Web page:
1963 baseball: 8.31 feet
1970 baseball: 8.26 feet
1973 baseball: 8.34 feet
1977 baseball: 8.46 feet
1987 baseball: 8.39 feet
Roger Haller, who did the test, said that it was proof that the 1987 baseballs bounced "just about as high as the balls tested in 1977, if anything they were a little deader."
My favorite scientific home run experiment that year came from Philadelphia outfielder Greg Gross, who tested the ball's resiliency by hitting his first home run in nine years.
"If there was any doubt about the lively ball," he said, "I guess me hitting a home run dispels it."
Where’s the Juice?
Now, most people tend to attribute baseball’s home run surge of the 1990s to PED use. This isn’t the time or place to go into that whole thing, but there are two things worth noting.
While most people think that things blew up in 1994 because so many players — Frank Thomas, Jeff Bagwell, Tony Gwynn, Ken Griffey Jr., Matt Williams, etc. — had crazy seasons, in truth the big jump was 1993. As mentioned above, there were 1,000 more home runs hit between from 1992 to 1993, a jump of .17 per game, third highest in baseball history.
Most people at the time blamed new baseballs.
"If that's a home run,” Sparky Anderson grumbled after watching an opposite field homer from Gary Gaetti, “I've got to stop working in baseball and go into something else."
"The materials we use, the manufacturing process, the standards we use -- it's all exactly as it always has been," said Scott Smith, the PR director.
"The ball hasn't changed," said former ballplayer Ted Sizemore, who worked for Rawlings.
Now, it was time for Baseball commissioner Bud Selig to do what commissioners have been doing since the dawn of the game: He announced a fact-finding mission to figure out what the heck was happening with the baseball.
"I'm hearing about the ball everywhere I go," he said. "When people say, 'What about the ball?' I want every bit of empirical data we can find as to how the baseball is produced. Is it different or not different?"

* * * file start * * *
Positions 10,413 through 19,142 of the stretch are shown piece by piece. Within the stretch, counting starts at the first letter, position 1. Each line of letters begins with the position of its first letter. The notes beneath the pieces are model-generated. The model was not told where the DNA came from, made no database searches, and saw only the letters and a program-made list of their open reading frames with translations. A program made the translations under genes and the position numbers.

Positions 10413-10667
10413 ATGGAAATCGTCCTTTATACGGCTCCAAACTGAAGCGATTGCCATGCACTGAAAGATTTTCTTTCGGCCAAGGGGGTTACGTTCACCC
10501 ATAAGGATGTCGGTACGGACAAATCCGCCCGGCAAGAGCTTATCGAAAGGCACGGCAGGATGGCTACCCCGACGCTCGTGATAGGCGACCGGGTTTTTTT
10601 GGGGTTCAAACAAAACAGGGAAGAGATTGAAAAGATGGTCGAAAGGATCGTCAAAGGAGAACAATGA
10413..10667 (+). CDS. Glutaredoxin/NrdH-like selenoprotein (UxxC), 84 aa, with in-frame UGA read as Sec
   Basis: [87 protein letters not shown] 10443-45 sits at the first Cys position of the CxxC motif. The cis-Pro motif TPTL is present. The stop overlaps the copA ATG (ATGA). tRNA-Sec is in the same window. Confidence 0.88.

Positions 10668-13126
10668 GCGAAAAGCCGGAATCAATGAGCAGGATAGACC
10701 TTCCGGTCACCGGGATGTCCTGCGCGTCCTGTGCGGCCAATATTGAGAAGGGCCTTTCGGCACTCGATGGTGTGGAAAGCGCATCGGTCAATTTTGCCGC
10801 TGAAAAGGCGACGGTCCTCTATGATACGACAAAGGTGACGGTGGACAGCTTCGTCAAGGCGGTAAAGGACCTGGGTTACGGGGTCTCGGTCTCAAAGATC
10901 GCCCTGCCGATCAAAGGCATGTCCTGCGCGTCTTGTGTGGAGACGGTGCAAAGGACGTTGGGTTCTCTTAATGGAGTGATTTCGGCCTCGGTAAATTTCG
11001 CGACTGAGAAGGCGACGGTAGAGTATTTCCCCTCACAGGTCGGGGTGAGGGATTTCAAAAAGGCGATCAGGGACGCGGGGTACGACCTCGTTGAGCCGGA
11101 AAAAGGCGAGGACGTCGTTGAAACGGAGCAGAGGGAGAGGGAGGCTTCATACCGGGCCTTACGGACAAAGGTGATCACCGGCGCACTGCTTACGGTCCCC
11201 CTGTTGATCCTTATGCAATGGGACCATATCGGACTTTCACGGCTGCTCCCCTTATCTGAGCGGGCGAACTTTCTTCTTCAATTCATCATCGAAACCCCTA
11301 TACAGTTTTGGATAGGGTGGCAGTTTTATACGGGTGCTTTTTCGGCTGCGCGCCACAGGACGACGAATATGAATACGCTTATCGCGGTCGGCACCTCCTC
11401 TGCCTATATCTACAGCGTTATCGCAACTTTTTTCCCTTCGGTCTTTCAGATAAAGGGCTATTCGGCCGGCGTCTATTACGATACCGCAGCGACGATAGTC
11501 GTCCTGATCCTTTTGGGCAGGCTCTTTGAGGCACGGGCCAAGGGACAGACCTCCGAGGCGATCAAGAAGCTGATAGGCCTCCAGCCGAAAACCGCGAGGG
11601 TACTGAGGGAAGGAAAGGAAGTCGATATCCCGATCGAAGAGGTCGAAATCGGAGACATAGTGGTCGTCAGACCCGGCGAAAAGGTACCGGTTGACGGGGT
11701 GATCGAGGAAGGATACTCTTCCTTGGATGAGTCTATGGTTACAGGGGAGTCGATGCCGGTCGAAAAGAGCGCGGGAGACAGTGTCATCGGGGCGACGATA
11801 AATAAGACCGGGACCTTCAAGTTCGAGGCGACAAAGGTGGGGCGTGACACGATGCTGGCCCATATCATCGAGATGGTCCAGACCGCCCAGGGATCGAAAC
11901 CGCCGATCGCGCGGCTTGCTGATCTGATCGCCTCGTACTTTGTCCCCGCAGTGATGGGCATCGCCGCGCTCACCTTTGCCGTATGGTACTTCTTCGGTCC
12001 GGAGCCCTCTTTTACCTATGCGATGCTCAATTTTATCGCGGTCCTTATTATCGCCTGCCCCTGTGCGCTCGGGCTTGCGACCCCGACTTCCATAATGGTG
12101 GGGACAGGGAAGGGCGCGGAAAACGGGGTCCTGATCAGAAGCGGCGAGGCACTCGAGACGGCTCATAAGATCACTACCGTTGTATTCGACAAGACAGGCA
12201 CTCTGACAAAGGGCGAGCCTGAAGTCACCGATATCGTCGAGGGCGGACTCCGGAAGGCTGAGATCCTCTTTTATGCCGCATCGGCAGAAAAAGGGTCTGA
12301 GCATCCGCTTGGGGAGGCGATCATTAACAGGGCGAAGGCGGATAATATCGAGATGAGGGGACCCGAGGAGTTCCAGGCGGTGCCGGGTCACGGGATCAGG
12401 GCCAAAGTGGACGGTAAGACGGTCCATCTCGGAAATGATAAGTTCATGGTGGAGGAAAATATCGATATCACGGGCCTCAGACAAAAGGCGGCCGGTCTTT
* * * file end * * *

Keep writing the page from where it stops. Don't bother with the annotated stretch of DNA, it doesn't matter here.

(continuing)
Empirical data? Oh yeah: Science time! Jim Sherwood, a physics professor at the University of Massachusetts at Lowell, was brought in to test 2,000 baseballs. He, like basically every other person in baseball history, found the results inconclusive. The ball seemed to be the same. In 2000, after Sherwood opened the baseball research center, he again tested the balls. Again he found the ball to be essentially the same.
"We test and re-test," Sherwood said. "That's all we can do."
Let’s assume that the baseballs are different in 2019. It’s hard to assume anything else. What can be done about it? Can Baseball deaden the balls for next year? And if it can, should it and by how much?
“I don’t think it’s an easy answer,” Dr. Wills says. “Do you want to go back to the 2018 baseball? The 2017 ball? Stop smoothing the leather? Get rid of the current dying process? I don’t know. The quest for the perfect baseball is quixotic thing because what IS the perfect baseball?”
Let’s finish with a story: In 2011, the Nippon Professional Baseball League asked its ball manufacturer, Mizuno, to make a ball similar to the Rawlings ball. Widen the seams. Use a similar pill. Etc. They thought this would help Japan when playing in international competition like the World Baseball Classic.
Unfortunately, the Mizuno ball was Generalissimo Francisco Franco dead. Nobody could hit it. The league hit 700 fewer home runs in 2011, the first years of the new ball. The next year, the total went down again. It was a disaster.
So the NPB quietly asked Mizuno give the ball more bounce. The key word is “quietly.” They didn’t want anyone to know what they were doing.
"We thought it would cause confusion if we let it be known," NPB secretary Kunio Shimoda told the Bangkok Post.
Mizuno did the job … did it too well, in fact. Home runs jumped 40 percent. That was more than anyone wanted.
"Our understanding was that it would be a matter of fine-tuning," Shimoda said.
And, suddenly, there was a scandal. Everyone KNEW that there was something different about the ball, but league officials kept denying it. Finally, they could deny it no longer. People were angry; they felt duped. Players were angry -- they had been paid based on the performance using the old ball.
Kato resigned at the end of the season.
"I caused a lot of problems," he said, "over the ball."
You would think that baseball executives would have learned this lesson by now: You mess with the ball, you get the horns.